He wasn’t one of those servicemen who primarily played baseball during the war. He played very little until after he’d made sergeant and was in Guam in 1944 working as an engineering chief on a C-47 aircraft. A few of the men stationed there got up a scrub team (they didn’t even have catcher’s gear) and started playing against the Seabees and some of the sailors. Word got around that Atkins was pretty good and a radioman named Jim August mentioned Atkins after he’d been called back to Hawaii.
Atkins himself was called back, and thought he was being sent on to China. In the meantime, he had his first hot shower in over a year and some sandwiches that outclassed anything he’d had for a similar period of time. He was told that his service commitment was up but they wanted him to play baseball for them in Honolulu so he did for five or six months. White Sox pitcher Ted Lyons was the manager, and Bob Kennedy and Ted Williams were among the players on the team. Shortly after the war was over, Atkins was sent back to the States.4
Ted Lyons had apparently been trying to get him a shot with the White Sox, but Atkins said he returned home and fell in love. He married Voncile B. Stubbs, a bookkeeper in a laundry in Montgomery, in July 1946; and took up work at Stockham again. But he “got mad down there one day and quit and signed with New Orleans.”5 He’d been hoping to get into an apprenticeship program, and the company just kept him doing unskilled work, so he left. The head of the company called him and offered to put him in the program, but he said it was too late. But Atkins did ask to pitch for the company team until they played the Acipco team. That request granted, he beat Acipco, and was spotted by a former Stockham employee who had a contact with the Class-D Alabama State League team at Geneva.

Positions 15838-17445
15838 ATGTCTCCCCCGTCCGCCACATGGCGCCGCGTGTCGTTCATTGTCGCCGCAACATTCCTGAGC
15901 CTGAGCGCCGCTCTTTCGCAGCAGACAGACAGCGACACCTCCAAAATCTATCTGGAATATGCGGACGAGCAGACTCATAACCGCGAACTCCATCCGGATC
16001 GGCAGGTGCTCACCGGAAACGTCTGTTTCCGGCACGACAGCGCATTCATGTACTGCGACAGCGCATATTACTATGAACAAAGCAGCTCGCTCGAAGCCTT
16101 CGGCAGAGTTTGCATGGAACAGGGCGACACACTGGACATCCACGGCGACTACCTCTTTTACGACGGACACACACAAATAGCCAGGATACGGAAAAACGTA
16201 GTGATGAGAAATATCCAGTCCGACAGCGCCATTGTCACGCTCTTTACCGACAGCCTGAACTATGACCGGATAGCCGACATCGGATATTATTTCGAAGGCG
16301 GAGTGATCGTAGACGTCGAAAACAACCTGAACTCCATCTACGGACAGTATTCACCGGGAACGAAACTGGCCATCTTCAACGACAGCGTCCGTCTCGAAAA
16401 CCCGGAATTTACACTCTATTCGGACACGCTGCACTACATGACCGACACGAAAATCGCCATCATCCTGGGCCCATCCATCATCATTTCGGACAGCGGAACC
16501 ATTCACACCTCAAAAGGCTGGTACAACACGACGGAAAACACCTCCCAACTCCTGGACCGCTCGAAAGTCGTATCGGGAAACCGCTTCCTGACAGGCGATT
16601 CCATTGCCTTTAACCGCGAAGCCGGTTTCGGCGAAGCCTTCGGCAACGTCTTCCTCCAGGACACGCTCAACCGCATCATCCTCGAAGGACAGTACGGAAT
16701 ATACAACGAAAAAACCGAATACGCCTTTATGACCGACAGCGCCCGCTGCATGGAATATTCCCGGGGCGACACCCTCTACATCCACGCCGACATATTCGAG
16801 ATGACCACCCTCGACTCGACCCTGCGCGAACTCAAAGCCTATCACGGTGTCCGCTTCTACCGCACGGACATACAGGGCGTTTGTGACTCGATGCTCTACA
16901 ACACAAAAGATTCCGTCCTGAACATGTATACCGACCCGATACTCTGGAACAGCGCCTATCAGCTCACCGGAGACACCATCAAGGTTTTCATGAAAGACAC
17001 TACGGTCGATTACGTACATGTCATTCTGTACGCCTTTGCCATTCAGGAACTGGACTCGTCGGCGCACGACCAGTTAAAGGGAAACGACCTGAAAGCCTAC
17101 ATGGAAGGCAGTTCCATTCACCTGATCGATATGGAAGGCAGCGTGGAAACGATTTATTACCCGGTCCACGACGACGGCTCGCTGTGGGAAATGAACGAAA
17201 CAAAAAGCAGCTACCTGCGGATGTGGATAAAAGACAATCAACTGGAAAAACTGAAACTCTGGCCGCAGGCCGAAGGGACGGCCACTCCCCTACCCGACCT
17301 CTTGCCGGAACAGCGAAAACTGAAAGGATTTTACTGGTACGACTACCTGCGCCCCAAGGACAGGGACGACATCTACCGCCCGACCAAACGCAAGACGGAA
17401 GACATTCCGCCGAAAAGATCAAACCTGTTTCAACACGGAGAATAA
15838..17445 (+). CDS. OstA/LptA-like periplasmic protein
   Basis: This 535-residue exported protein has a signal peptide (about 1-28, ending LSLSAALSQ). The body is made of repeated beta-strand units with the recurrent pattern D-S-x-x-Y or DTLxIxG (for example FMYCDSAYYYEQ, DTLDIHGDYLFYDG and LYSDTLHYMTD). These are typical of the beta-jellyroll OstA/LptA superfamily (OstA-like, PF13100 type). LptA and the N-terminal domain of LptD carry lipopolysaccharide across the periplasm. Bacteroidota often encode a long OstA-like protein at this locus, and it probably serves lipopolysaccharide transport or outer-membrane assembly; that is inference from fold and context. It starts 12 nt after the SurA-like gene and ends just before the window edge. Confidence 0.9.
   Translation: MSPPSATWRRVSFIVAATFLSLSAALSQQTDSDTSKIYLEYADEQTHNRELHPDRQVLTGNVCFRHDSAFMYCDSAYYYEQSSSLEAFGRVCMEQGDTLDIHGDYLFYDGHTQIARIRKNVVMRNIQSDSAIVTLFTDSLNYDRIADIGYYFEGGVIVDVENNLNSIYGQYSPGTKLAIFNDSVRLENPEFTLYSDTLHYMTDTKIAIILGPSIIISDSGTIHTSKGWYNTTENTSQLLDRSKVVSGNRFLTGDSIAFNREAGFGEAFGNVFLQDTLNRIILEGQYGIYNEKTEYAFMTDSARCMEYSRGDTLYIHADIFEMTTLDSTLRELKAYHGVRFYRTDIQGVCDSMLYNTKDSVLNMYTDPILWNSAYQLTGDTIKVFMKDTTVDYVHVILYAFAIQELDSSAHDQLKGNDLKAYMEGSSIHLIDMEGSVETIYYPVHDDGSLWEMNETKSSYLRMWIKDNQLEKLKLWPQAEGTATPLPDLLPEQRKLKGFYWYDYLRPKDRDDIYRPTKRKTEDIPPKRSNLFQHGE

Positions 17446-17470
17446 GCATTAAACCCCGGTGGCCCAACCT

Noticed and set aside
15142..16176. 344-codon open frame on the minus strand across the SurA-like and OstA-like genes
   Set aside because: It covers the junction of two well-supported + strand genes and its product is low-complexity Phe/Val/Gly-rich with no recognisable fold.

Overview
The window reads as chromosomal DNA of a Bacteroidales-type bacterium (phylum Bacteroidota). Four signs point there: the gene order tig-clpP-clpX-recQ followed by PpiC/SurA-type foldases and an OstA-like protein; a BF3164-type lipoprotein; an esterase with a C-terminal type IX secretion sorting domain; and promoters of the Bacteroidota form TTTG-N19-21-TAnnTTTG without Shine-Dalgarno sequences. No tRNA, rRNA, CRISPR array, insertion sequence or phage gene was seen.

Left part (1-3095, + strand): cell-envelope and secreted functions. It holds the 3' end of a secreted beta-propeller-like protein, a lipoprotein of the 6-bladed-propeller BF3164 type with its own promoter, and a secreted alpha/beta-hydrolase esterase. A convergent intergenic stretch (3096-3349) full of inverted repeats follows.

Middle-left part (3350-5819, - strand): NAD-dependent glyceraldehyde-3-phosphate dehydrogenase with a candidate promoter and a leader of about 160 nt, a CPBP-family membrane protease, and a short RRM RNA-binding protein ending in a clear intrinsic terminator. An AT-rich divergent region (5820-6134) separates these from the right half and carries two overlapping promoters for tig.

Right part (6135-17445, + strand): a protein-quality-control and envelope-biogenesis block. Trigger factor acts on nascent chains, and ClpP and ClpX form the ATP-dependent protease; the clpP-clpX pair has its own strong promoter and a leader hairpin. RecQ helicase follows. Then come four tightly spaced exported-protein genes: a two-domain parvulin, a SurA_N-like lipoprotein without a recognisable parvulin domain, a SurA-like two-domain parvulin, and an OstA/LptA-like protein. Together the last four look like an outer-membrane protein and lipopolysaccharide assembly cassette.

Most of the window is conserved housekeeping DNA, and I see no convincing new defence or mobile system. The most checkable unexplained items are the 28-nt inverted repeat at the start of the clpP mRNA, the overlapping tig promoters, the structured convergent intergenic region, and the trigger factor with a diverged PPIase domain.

He threw four innings of hitless relief in his debut for the 1946 Geneva Red Birds, an affiliate of the Boston Red Sox and thus the New Orleans Pelicans. Over the three months remaining in the season, Atkins was 20-5 with a 2.75 earned run average. In an odd quirk, he says he never went on the road with the team, but pitched almost every other night at their home games. The team, under manager Chuck Holly, finished second in the six-team league, but won the playoffs. Atkins’s20 wins led the league.6
He was advanced to Double A for 1947, and pitched in the Southern Association for the New Orleans Pelicans. At the substantially higher level he was 8-7 with a 4.31 ERA, and missed a considerable period of time due to a split finger. . The New Orleans Times-Picayune suggested he might have pitched better had he not tried to tough it out: “He probably hid the seriousness of his injury and allowed himself to be used in games where his ears were pinned back.”7